When Led Zeppelin recorded in Mumbai and rocked a Colaba nightclub
A relatively lesser known aspect of Led Zeppelin's recording career is a session that Jimmy Page and singer Robert Plant put together with a group of classically trained Indian musicians at the EMI Recording Studios in Mumbai, then known as Bombay, in 1972.music Updated: Jun 04, 2015 08:59 IST
More than four decades after Led Zeppelin shook up the music world, the band is still held up as the gold standard for hard rock. And a whole new generation of fans has been discovering the band's epic mix of blues and rock since guitarist Jimmy Page began rolling out special editions of their albums last year.Led Zeppelin has never officially released any tracks from the Mumbai session though several bootlegs have since emerged. Especially fascinating is a 31-minute run through Friends, during which Page can be heard explaining the bars and scales to Rao, who gamely tries to convey his instructions to the Indian musicians who have clearly never collaborated with rock musicians.
At one stage, an apparently bored violin player begins playing snatches from the intro of RD Burman's Dum Maro Dum (from the 1971 film Hare Rama Hare Krishna), which was, to the musician, probably more exciting than the music of Led Zeppelin, which he had never heard.
Jimmy Page posing with a monkey in Mumbai. (ledzeppelin.com)
The session produced a polished final take of Friends featuring Plant on vocals, Page on acoustic guitar and the Indian orchestra (wrongly referred to on the bootlegs as Bombay Symphony Orchestra) and a version of Four Sticks without vocals.
Cole wrote in his book that there were never any plans to release these recordings. Besides, the quality of the session did not rise to Page's perfectionist standards and the guitarist put the tapes from the session in storage in his extensive archive.Interestingly, Page would repurpose the arrangements for these two tunes for the No Quarter unplugged album 22 years later and record them with Egyptian and Moroccan musicians.
The performance at Slip Disc
During their third trip to Mumbai after a tour of Japan in October 1972, Page and Plant stayed at the iconic Taj Mahal hotel. One night, most likely October 16, the duo decided to go looking for a hip night spot as the Taj's discotheque Blow Up - incidentally, Mumbai's first discotheque - was apparently too stuffy and dull for their liking.
Their search led them to the grungy Slip Disc, a club started by the shrewd businessman Ramzan Patel and located within walking distance of the Taj. By 1972, Slip Disc was the go-to place for youngsters, featuring live bands playing during evenings to crowds high on has and alcohol.
Funnily, Page and Plant were initially denied entry by a security guard instructed to keep out all long-haired hippies. An intervention by events organiser Yusuf Gandhi allowed the duo to get in. Patel reportedly had no clue who Led Zeppelin were, but the entrepreneur in him soon took over and he set about spreading the word about the duo's presence among Mumbai's music lovers.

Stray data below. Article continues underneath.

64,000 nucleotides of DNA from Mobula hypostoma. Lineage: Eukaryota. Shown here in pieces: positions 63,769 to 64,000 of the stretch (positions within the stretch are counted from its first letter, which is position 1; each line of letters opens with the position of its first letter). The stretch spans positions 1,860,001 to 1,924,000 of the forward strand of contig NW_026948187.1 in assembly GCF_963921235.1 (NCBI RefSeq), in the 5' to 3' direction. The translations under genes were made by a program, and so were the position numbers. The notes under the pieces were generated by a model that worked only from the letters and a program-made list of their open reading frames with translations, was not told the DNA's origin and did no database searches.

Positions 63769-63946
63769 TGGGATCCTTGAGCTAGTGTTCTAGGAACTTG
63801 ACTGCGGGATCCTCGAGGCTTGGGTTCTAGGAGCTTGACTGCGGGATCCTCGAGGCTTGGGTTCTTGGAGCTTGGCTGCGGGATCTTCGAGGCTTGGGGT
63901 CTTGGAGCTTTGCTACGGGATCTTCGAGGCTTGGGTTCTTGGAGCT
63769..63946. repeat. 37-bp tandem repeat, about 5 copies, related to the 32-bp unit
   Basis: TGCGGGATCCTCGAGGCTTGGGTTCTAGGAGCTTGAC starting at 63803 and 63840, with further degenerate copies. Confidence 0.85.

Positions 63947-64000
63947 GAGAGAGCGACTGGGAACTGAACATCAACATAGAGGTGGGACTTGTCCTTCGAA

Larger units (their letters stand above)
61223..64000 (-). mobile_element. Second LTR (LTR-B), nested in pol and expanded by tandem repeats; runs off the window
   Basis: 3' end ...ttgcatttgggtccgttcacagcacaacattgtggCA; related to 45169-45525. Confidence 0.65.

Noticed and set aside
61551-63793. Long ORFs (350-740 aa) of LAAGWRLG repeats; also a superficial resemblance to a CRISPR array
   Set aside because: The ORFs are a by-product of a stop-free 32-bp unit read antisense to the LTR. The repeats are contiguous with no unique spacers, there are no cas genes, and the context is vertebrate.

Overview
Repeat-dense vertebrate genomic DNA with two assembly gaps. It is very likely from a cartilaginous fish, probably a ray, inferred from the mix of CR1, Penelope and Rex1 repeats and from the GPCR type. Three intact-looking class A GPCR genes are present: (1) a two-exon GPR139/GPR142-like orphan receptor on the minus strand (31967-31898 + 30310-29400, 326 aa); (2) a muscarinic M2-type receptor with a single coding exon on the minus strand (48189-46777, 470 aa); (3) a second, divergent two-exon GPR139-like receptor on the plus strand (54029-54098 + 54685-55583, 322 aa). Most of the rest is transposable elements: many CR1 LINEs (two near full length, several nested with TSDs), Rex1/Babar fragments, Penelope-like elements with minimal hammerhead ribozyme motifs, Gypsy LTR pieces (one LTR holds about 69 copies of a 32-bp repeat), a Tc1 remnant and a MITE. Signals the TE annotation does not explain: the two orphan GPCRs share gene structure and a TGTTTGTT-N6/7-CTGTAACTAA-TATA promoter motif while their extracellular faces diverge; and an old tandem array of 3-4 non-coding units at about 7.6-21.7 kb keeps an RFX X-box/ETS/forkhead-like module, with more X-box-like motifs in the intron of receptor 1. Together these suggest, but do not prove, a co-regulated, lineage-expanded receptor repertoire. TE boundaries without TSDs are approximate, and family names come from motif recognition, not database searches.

Led Zeppelin road manager Richard Cole and Robert Plant ride a camel at a Mumbai beach. (ledzeppelin.com)
Late rocker Nandu Bhende wrote in a piece posted on his blog that he raced from Chembur to Colaba to be part of the audience in Slip Disc on that magical night. Page and Plant downed a few beers, signed some autographs and then clambered on to the stage at the small club for a jam with bassist Xerxes Gobhai and drummer Jameel Shaikh.
The duo played for about 30 minutes and, according to various accounts, performed an impromptu blues number about Mumbai, Whole Lotta Love, Rock And Roll and Black Dog. Some even claimed they played Kashmir, though that seems unlikely as Page and Plant began writing that classic track only in 1973.
Many years later, Plant said in an interview: "We stopped in Bombay and we ended up playing in an old dive there for a bottle of Scotch. It was superb. I was singing through a Fender cabinet (that) was the size of a 12" telly and Pagey was playing a guitar that must have had piano strings on it. And the people were so happy because they'd never witnessed anybody just passing through, taking the trouble to stop and play."
In another interview, Plant recalled that he and Page "ended up in there (Slip Disc) with loads and loads of illicit substances".
Jimmy Page and Robert Plant performing at Slip Disc club in Colaba in October 1972. (Photo: JS)
Musician Madhukar Dhas, who was in Slip Disc on the night, too recalled that Page described the borrowed guitar he used as having 'piano strings'. Arul Harris, the DJ at Slip Disc, taped the performance by the duo but the recording has since disappeared.
Guitarist Nissim Ezekiel of the band The Combustibles was in the audience when Page and Plant returned to Slip Disc the following night. Though the duo stayed for some time, they did not perform, he later wrote in a blog. Apparently, Page and Plant were turned off by the large crowd that had gathered at the club and Plant even reportedly threw a glass of beer at the camera of a photographer before leaving in a huff.
The now defunct magazine JS (Junior Statesman) covered the gig at Slip Disc in a November 1972 issue, including several photographs of the performance.
And that, folks, is the strange tale of Led Zeppelin visiting and recording in Mumbai.